Switching from IV to oral antibiotics

Transition to oral when clinical exam improves and vitals signs have normalized (expert opinion). 

Kashlak Pearl: In the hospital we often give vancomycin plus a cephalosporin. The latter agents have better bactericidal action, plus coverage for MSSA and Strep. Step down regimens from vancomycin should be tailored based on suspected organisms, convenience of dosing and tolerability of a regimen (expert opinion).


Antibiotics for the patient with abscess?

Dr Titanji’s rule of thumb: *Small abscesses under 2 cm typically don’t need antibiotics after incision & drainage (expert opinion). Be sure to follow up and ensure resolution. Caveats: Dr Titanji may prescribe antibiotics (short course) for patients who have diabetes or are immunocompromised as they might need an extra boost to help “mop up” the infection. 

For *large abscesses over 2 cm, Dr Titanji recommends antibiotics (typically doxy, TMP-SMX or clindamycin) plus incision & drainage. Don’t forget to send wound cultures for patients receiving antibiotics to help tailor therapy. 

*Note: A recent trial found high cure rates at 7-10 days follow up for abscesses less than 5cm treated with I&D plus adjunctive clindamycin or TMP-SMX for 10 days (Daum, NEJM 2017). 

Packing Wounds

Not a requirement. It can be uncomfortable for the patient. Dr Titanji mentions packing may be considered if the clinician is worried that further drainage is needed (i.e. infection was left behind). It’s not clear that packing works (List, S D Med 2016 )


Huang et al found that a decolonization regimen of chlorhexidine mouthwash, baths or showers with chlorhexidine, and nasal mupirocin for 5 days twice per month for 6 months reduced subsequent MRSA infection vs *education alone (Huang, NEJM 2019). Dr Titanji points out that trial adherence was 66%. She engages in shared decision making for patients who’ve had recurrent infections. She notes that decolonization often works initially, but future recurrence is common. 

Decolonization of the whole household may be superior to individuals (Fritz, Clin Inf Dis 2011). 

*Hygiene practices to prevent household spread include: frequent handwashing, wiping shared surfaces, covering wounds; avoid sharing clothes and towels; change clothes daily and wash sheets weekly (see supplementary material from Huang, NEJM 2019).

Human Bites

Clenched fist injuries often go unnoticed in the moment and therefore, present later in the course. For those patients with active infections Dr Titanji has a low threshold for hospital admission. Antibiotics need to cover anaerobes, particularly Eikenella (normal human periodontal flora). 

  • Treat with IV ampicillin-sulbactam or pip-tazo 
  • Amox-clav is the first line oral medication for bites
  • PCN allergic?: Use a fluoroquinolone plus either metronidazole or clindamycin
  • Consult hand surgery early
  • Imaging typically warranted
  • Tetanus booster (if >5 years since last vaccination)
  • Give tetanus toxoid if patient is unvaccinated

Kashlak Pearl: Dr Titanji cautions against moxifloxacin monotherapy as there is limited experience and she’d worry about treatment failure (expert opinion). 

Preemptive antibiotic therapy for uninfected human bite wounds: Dr Titanji recommends a short course of prophylactic antibiotics and repeat evaluation of the wound.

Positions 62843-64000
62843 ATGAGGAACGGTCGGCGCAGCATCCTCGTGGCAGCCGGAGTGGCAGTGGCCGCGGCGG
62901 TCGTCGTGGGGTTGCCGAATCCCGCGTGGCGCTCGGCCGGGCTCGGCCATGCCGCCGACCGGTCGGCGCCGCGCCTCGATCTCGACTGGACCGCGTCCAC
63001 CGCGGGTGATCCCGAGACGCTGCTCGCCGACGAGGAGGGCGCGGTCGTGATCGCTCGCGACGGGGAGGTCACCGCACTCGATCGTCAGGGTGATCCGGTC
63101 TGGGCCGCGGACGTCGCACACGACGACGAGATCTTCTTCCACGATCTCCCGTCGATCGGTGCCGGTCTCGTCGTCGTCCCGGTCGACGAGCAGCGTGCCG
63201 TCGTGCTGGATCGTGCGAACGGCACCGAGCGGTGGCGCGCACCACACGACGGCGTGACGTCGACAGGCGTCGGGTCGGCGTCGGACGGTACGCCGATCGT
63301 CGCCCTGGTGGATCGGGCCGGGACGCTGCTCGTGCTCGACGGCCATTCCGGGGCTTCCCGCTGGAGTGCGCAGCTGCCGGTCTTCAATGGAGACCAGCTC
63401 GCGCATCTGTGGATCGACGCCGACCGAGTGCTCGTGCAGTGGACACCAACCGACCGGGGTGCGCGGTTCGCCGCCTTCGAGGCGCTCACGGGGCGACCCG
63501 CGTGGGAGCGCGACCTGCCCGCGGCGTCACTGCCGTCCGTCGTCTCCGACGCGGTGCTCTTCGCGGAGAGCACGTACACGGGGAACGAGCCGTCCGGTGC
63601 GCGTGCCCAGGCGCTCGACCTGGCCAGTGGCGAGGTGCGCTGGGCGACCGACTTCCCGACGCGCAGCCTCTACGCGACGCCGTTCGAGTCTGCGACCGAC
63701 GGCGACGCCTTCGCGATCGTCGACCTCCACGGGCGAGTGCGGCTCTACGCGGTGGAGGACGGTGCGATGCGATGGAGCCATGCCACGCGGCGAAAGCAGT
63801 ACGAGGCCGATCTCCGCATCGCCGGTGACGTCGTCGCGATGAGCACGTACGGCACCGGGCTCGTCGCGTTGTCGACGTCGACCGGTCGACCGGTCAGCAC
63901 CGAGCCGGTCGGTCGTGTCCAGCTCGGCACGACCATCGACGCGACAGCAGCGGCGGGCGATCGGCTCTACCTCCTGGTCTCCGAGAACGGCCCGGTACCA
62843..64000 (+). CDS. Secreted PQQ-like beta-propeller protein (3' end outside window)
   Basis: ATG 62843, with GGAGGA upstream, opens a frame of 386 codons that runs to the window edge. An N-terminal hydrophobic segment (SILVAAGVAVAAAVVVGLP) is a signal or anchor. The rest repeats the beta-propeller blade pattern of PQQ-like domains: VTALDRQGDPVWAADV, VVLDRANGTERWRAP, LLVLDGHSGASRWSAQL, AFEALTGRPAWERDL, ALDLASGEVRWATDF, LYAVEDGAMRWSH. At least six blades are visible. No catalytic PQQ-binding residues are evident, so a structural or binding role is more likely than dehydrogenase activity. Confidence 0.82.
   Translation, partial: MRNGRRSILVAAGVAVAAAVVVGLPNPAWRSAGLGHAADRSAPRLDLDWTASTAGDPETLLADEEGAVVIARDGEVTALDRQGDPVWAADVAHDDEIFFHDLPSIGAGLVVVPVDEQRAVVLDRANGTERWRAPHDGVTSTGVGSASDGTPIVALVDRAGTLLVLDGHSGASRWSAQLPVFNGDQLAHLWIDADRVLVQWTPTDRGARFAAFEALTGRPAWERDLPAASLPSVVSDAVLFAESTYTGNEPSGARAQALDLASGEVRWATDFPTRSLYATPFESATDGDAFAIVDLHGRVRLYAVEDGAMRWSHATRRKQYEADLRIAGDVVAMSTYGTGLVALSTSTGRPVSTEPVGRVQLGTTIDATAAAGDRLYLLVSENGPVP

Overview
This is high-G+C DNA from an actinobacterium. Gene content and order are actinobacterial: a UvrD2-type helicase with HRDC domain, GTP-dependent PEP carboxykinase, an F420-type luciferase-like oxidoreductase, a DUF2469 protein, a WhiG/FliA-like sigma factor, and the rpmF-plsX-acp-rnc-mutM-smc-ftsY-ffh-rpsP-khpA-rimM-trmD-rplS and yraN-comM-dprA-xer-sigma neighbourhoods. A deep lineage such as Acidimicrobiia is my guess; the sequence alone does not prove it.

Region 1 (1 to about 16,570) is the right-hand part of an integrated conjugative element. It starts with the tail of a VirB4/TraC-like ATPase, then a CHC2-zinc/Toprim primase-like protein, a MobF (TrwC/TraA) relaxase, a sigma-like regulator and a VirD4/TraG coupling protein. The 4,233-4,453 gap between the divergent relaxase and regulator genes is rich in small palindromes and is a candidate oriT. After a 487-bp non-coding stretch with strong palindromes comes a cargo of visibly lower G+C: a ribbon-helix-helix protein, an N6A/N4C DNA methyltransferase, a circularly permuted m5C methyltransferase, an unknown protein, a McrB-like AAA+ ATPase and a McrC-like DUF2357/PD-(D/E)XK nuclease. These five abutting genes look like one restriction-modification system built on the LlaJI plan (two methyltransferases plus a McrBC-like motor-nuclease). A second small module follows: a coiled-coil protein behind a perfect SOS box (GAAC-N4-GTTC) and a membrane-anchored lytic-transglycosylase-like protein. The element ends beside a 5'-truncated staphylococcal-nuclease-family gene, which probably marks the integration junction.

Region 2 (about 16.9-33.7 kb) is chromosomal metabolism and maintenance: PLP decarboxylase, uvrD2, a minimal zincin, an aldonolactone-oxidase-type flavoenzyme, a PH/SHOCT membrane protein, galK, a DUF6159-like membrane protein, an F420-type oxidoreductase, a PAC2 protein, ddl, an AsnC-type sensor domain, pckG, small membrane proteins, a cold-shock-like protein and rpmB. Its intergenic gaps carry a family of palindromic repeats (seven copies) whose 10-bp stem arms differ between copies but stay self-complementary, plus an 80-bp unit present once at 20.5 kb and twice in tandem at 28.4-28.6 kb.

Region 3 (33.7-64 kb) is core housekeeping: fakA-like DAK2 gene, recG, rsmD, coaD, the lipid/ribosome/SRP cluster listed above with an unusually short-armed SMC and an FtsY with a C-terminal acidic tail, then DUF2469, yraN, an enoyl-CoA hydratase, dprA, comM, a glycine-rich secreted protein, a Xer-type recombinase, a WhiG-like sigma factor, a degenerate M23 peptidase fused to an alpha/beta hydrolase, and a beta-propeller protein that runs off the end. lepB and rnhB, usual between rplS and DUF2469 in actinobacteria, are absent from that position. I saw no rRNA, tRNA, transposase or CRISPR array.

Animal Bites

Dog bites are less likely to be infected than cat bites. Therefore, some dog bites can be followed clinically. Cats have sharp teeth that tend to puncture deeply and therefore, Dr Titanji recommends prophylactic antibiotics for most cat bites.

For infected dog or cat bites the antibiotic choices are the same noted above for human bites as are the principles for early imaging, surgical consultation and potential need for tetanus booster.

Primary vs secondary closure

Bite wounds are dirty. We must balance the pressure for a cosmetic outcome (e.g. bite wound on the face) with the increased risk for infectious complications. Therefore, Dr Titanji recommends a discussion with the surgical team about risks/benefits of approximating the wound edges vs primary closure of a wound that may still have deeper infection.


  1. The First Law Trilogy by Joe Abercrombie
  2. On Becoming a Healer the book and the podcast
  3. Polio (book) by David Oshinsky

*The Curbsiders participates in the Amazon Services LLC Associates Program, an affiliate advertising program designed to provide a means for sites to earn advertising commissions by linking to Amazon. Simply put, if you click on our links and buy something we earn a (very) small commission, yet you don’t pay any extra.


Listeners will develop a framework to approach skin and soft tissue infections including: abscess, cellulitis and bites. 

Learning objectives

After listening to this episode listeners will…

  1. Diagnose cellulitis
  2. Categorize skin and soft tissue infections to determine appropriate therapy
  3. Determine the appropriate antibiotic choice for common skin and soft tissue infections: Abscess, cellulitis and bites wounds


Dr Titanji reports no relevant financial disclosures. The Curbsiders report no relevant financial disclosures. 


Watto MF, Titanji BK, Williams PN, Garbitelli B. “246 Take a Bite out of Cellulitis with Dr Boghuma Titanji.” The Curbsiders Internal Medicine Podcast. Final publishing date December 14, 2020.


  1. December 21, 2020, 6:10pm JIm writes:

    This was a great episode. Thanks for all of your hard work putting these together. I get so much from these different episodes! Happy holidays.

    • December 22, 2020, 9:52am Matthew Watto, MD writes:

      Thank you and happy holidays to you also!

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The Curbsiders are partnering with VCU Health Continuing Education to offer FREE continuing education credits for physicians and other healthcare professionals. Visit and search for this episode to claim credit.